In recent years, Kremlin-watching has emerged as something of a Western hobbyhorse, not least because the object of our persistent fascination (the Russian state’s political rationale) remains, as in Zeno’s paradox of Achilles and the tortoise, ever beyond us, something deliciously arcane and impenetrable.
Small wonder, then, that the prognoses of geostrategic eggheads have tended towards outright fetishism – beginning with egoistic postulations (‘what does Putin want?’, ‘what is Putin thinking?’), they promptly degenerate into quasi-scientific incoherence, complete with attempts to tease psychological blood from the Presidential stone. The casting of Vova as a maestro, a diplomatic savant of some unspecified variety, is irritating and unhelpful in the extreme.
Once again, Ukraine finds itself on the brink of war; Russian troop movements (in Crimea, Transnistria and on the eastern border), coupled with what appears to be a Gleiwitz-style psyop, hint at an imminent escalation of tensions. As in previous stand-offs, observers have swooped in to pick at the logical fragments (with some limited success – the assertion that Moscow might be seeking to extract concessions from the G20 bears reasonable merit), and their analyses have, once again, exhibited a lacklustre quality, the discourse dominated by the usual suspects.
Media outlets have ceased to treat the ongoing barrage of crises (Georgia, Ukraine, Syria) as a phenomenon with a real historical essence; one could be forgiven for taking Putin to be an immortal, for viewing the ‘Russian threat’ as a given, something immutable and permanent. The personalism of non-indigenous approaches to Russian politics is at the expense of a more thorough, holistic commentary; such would lead us to radically different conclusions. In truth, Putin is simply the public face of a geopolitical experiment spinning rapidly out of control.
Putinism is not so much an ideology as a machine. The cult of personality that currently pervades seems to represent a purely practical development, the surplus of post-2014 moves towards the militarisation of everyday Russian life, rather than a defining feature of Putin’s rule. He is a master of reinvention, able to champion himself one week as a defender of ‘old’ European values before turning to align himself with the Ayatollahs the next. The prospect of drawing Soviet parallels is one seldom neglected by Kremlinologists, but Putin is no Lenin, no intellectual with a philosophical consciousness, and his association with ‘Eurasianist’ ideologues, whilst of academic interest, should be judged as opportunistic.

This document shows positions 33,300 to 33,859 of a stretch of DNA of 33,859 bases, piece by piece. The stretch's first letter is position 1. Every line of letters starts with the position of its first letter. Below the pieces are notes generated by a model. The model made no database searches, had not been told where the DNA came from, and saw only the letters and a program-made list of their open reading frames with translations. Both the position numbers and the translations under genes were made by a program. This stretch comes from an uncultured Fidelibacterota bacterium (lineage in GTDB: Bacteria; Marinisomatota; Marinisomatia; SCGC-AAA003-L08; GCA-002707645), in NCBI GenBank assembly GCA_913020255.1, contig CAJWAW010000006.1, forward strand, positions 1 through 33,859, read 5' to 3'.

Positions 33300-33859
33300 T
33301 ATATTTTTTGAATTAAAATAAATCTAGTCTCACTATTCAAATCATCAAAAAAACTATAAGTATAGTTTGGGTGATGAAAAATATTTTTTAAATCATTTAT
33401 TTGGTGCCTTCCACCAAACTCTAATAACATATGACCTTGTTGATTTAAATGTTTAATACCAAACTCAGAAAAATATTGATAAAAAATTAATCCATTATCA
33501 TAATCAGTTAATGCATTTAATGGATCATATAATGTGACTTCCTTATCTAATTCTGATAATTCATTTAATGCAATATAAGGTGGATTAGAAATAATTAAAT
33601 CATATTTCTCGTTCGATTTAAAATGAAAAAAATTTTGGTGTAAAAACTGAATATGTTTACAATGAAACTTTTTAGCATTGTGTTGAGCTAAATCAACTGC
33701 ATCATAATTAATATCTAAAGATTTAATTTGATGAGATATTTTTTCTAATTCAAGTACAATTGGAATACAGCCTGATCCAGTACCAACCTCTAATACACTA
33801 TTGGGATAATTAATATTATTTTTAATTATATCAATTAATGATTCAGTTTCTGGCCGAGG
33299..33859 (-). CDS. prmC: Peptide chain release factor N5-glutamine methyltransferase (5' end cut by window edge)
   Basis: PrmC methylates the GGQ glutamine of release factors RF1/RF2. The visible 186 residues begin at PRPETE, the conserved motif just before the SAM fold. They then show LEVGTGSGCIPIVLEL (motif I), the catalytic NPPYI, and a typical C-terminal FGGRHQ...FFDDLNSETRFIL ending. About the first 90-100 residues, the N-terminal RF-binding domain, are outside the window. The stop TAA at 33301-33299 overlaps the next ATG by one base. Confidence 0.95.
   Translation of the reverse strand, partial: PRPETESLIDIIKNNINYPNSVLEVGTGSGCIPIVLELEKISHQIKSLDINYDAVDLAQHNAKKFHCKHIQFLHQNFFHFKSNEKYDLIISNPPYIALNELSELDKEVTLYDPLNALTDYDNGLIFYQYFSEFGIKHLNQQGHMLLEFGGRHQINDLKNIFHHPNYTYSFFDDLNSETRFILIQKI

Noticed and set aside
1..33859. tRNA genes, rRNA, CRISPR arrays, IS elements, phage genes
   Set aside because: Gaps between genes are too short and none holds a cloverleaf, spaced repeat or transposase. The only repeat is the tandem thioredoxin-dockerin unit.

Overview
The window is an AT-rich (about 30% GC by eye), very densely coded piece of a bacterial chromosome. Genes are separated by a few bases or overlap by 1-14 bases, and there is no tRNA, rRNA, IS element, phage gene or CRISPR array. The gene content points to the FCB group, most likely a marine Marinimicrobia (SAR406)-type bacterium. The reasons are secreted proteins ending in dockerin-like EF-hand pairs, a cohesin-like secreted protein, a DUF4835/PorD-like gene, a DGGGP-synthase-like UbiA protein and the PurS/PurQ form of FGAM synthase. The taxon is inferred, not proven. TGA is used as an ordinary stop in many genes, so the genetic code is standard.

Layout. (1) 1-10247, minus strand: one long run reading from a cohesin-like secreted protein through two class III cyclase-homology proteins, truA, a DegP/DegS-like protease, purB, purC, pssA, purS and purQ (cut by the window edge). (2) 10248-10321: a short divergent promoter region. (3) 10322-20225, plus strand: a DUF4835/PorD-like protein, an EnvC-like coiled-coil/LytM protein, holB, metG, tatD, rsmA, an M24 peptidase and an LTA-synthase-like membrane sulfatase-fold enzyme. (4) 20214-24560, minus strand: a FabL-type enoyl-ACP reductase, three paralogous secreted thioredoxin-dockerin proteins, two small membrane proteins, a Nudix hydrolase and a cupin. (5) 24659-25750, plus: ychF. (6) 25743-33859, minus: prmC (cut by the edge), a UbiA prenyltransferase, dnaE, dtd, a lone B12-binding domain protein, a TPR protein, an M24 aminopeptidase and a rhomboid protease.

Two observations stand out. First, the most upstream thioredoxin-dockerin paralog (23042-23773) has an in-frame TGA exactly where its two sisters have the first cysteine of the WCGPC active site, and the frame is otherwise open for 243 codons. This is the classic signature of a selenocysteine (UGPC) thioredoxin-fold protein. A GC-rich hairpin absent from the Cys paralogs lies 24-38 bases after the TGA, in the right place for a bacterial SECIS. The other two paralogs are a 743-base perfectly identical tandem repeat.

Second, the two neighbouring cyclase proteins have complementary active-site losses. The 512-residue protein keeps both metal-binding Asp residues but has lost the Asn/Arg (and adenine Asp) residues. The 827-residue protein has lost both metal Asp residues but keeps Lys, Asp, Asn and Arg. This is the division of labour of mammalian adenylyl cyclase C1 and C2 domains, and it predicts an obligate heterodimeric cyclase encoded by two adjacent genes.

What, then, is the nature of the beast? At first glance, Russia’s internal order bears much in common with that of China’s authoritarian mode of governance, a ‘capitalism with Asian characteristics’, but there is a crucial difference. The success of Chinese capitalism is predicated upon its capacity to deny the populace their own subjectivity – hence the state’s claim to act as an all-knowing arbiter apart from the rabble, a guarantor of Confucian ‘Social Harmony’ in the face of a citizenry predisposed towards ignorance and hooliganism.
The fate of the Putinist machine depends upon the politicisation of ordinary Russians, their integration into a national framework in a manner conducive to the interests of the despotic elites. Central to this project is the utilisation of civilian institutions (i.e. the mass-media) in the manufacture of spectacles, both real and erroneous; this enables the regime’s totalisation of itself as an entity synonymous with (rather than answerable to) the public. Political capital is made of even the most serious incidences of repression – the murder of Boris Nemtsov, conducted in broad daylight, was employed as the basis for a smear campaign targeting the Chechen administration of Ramzan Kadyrov.
The paradox of this ‘democratic dictatorship’ is that, in rendering itself an ostensible instrument of popular will, Moscow forfeits absolute control over the narratives it creates; the lines blur between that which might genuinely advance the state’s interest, and those actions which lack intrinsic value beyond propaganda concern. The Syrian engagement has all the hallmarks of a Russian military catastrophe in the making – attempts to withdraw from the quagmire in March collapsed in a U-turn that can only be attributed to the magnitude of Putin’s P.R. investment there (the Russian naval facility at Tartus, oft-cited as the Kremlin’s stake in the region, is hardly even functional). In effect, the government must engineer an endless succession of existential crises to sustain itself.
For all its idiosyncrasies, the present recession has shaken the Russian system to its core, decisively crippling Putin’s long-term superpower aspirations. If a second war erupts in Ukraine, we should not hesitate to locate its underlying purpose: the mobilisation of the masses in the shadow of looming, across-the-board disaster. Moscow’s ‘frozen conflicts’ are showing themselves to be hopeless drains on the prosperity of the very class waging them, with worse yet to come.